Editors’ note: This article, first published in print during Sep/Oct 2015, has been republished for Nonprofit Quarterly with minor updates.

In 2014, Miley Cyrus, on her own, reached out to My Friend’s Place, a center for homeless youth in Hollywood. She embraced their work and subsequently did several things to increase visibility for the cause and to raise much-needed funds for the organization, including reaching almost 14 million viewers by bringing one of the young people from the center to accept her award at the MTV Video Music Awards in 2014. Also in 2014, John Legend and Chrissy Teigen worked with Operation Help or Hush to pay for food trucks to feed hundreds of New Yorkers protesting the police killings of Eric Garner and Michael Brown, generating a lot of media attention. This is on top of John Legend’s op-ed in Billboard Magazine in support of the protests and the ways that he and Common have used the platform provided by the movie Selma and their hit song “Glory.” Celebrity attention elevated the awareness of the general public and boosted the mass appeal of the Black Lives Matter movement.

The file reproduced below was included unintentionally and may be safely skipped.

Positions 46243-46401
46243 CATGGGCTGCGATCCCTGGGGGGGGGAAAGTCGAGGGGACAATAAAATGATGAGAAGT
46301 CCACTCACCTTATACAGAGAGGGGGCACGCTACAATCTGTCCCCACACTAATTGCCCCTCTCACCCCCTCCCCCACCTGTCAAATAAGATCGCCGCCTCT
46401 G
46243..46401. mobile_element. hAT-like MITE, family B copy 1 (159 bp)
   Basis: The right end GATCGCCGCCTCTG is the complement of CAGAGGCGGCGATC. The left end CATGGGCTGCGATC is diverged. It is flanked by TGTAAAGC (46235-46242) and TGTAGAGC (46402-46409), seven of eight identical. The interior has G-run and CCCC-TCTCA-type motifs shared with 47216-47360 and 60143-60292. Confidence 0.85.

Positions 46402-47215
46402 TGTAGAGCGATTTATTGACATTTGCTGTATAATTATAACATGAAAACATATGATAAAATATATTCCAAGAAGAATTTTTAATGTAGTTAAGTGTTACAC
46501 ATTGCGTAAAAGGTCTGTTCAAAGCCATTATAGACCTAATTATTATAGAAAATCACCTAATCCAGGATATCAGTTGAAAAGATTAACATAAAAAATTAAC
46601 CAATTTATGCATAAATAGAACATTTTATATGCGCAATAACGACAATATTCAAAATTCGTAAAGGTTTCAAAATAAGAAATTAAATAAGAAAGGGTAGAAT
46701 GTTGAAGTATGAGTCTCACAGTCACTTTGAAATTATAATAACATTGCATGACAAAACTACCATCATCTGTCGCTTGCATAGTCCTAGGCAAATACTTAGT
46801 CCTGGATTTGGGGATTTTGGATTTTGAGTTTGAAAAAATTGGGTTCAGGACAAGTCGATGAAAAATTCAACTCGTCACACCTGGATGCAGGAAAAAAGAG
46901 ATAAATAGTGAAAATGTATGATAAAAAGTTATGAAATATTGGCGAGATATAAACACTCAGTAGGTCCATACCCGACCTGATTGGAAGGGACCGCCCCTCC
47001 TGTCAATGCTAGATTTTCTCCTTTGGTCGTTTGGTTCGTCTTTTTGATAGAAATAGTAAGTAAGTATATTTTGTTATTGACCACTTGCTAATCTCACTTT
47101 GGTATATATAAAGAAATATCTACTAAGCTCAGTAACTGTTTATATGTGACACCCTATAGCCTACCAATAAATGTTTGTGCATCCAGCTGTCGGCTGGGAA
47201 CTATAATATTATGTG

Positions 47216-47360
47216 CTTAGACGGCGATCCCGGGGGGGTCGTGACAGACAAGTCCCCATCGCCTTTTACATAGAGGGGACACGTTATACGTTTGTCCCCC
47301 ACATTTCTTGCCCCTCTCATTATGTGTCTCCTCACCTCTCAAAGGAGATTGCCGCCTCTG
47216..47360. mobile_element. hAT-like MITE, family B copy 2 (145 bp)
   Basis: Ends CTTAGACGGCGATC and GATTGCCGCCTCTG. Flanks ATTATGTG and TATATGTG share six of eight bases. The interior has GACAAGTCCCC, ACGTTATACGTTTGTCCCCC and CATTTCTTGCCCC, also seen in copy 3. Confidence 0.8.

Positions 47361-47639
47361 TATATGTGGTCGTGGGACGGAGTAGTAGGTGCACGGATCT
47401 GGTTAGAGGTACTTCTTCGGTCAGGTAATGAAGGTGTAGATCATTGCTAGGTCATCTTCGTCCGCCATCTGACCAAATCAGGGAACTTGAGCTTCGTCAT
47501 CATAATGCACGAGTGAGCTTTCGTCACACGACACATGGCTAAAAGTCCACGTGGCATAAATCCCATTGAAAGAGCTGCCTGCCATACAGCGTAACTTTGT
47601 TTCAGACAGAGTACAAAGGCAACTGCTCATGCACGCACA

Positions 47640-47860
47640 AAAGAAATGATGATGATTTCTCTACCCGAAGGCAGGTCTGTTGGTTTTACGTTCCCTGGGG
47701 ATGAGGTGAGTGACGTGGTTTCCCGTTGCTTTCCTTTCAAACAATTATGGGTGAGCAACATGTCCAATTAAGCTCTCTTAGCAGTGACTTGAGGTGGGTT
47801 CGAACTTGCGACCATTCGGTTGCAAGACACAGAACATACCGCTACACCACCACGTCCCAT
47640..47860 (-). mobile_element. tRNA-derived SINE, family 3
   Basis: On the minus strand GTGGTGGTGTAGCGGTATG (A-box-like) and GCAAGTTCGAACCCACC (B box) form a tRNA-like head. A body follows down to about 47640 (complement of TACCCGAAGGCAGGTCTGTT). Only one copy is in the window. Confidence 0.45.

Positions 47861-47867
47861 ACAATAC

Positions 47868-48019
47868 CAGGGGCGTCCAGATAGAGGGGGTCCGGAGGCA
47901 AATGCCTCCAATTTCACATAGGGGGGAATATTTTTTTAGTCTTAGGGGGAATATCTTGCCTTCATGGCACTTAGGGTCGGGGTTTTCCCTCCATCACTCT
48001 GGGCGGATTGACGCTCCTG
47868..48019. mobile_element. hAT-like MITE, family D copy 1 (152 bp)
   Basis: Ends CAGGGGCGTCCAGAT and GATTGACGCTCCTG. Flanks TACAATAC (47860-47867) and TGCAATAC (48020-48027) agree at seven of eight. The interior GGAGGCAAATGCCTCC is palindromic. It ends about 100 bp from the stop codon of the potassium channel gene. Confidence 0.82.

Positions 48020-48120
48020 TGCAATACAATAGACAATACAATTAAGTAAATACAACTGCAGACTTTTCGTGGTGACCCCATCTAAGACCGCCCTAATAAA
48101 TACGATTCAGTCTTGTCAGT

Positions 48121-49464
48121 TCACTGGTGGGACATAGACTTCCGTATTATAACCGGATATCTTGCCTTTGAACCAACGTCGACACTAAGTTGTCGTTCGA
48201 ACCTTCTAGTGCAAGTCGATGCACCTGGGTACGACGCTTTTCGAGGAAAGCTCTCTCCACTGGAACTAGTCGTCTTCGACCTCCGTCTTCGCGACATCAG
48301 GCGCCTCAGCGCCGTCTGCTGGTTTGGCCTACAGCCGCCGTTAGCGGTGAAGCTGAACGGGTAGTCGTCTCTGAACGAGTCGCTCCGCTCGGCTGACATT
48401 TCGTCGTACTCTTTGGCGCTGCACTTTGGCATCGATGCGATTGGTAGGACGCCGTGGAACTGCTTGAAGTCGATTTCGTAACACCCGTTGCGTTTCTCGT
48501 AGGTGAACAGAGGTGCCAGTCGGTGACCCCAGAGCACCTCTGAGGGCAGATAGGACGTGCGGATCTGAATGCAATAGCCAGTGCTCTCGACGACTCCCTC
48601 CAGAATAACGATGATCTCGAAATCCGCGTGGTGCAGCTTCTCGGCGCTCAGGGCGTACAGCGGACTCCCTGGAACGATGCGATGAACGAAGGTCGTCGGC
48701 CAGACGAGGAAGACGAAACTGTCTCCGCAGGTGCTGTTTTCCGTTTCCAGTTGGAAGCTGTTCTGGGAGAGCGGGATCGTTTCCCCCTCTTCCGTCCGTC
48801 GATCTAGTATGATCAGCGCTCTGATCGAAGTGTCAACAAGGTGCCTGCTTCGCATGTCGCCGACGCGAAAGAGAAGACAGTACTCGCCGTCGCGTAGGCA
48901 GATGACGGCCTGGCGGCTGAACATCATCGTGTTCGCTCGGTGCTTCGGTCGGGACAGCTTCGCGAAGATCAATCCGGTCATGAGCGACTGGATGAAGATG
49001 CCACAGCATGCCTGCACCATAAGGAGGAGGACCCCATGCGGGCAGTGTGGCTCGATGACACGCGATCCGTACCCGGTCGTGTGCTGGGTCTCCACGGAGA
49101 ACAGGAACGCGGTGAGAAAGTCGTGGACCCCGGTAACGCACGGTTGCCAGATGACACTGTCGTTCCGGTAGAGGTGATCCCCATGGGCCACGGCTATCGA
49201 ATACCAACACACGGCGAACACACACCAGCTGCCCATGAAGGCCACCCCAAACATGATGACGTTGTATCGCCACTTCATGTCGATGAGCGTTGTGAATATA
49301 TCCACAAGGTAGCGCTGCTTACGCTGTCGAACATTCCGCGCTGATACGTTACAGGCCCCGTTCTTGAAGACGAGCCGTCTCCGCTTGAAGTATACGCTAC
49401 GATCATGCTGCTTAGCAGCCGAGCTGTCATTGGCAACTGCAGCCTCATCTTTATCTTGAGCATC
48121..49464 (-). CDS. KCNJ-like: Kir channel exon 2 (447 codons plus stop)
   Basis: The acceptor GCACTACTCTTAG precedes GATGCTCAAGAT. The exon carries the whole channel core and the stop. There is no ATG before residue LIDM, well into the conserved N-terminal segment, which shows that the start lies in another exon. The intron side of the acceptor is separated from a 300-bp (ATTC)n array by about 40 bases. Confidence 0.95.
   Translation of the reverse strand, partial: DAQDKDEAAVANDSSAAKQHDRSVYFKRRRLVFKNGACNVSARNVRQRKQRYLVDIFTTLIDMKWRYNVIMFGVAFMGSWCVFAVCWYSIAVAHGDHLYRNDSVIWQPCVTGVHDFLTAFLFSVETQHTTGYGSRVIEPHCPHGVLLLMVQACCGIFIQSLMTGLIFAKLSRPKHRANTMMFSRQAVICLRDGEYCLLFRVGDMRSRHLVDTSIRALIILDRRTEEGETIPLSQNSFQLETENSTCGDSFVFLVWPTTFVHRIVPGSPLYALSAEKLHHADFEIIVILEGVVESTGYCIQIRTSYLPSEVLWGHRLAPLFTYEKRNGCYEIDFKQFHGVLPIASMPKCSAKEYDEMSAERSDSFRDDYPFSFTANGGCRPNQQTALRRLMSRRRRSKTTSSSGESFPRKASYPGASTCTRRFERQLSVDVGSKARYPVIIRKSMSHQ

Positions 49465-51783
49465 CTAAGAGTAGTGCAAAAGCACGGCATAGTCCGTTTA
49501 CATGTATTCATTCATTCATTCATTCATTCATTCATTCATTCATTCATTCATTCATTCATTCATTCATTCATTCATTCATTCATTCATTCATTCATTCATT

Celebrities are a special category of people. I’m not talking about wealthy donors or those who are famous within nonprofit and activist circles. I’m talking about TV and movie stars, musicians that have sold 20 million albums worldwide, people with over one million Twitter followers, and those who grace the pages of popular magazines and TMZ.com. Celebrity culture is a huge part of our lives, affecting our media and news, our opinions and impressions, and how we spend our time and money.

It’s no wonder that many nonprofits are looking to capitalize on big-name endorsements. Groups hope that the seal of approval from a celebrity will result in large-dollar donations, hundreds of new supporters, and positive media coverage. But how do you get a share of the limited attention? Add the fact that you may be a small nonprofit without national name recognition, possibly working on controversial issues in communities that are invisible to or negatively portrayed by mainstream media. You have your work cut out for you.

Rather than waiting around hoping for a celebrity to take up your cause, there are ways to proactively cultivate celebrity involvement. However, it isn’t easy, and not all organizations are well-positioned to take on the special circumstances celebrities bring with them. Before you even pursue this as a fundraising strategy, here are some key questions to ask your organization: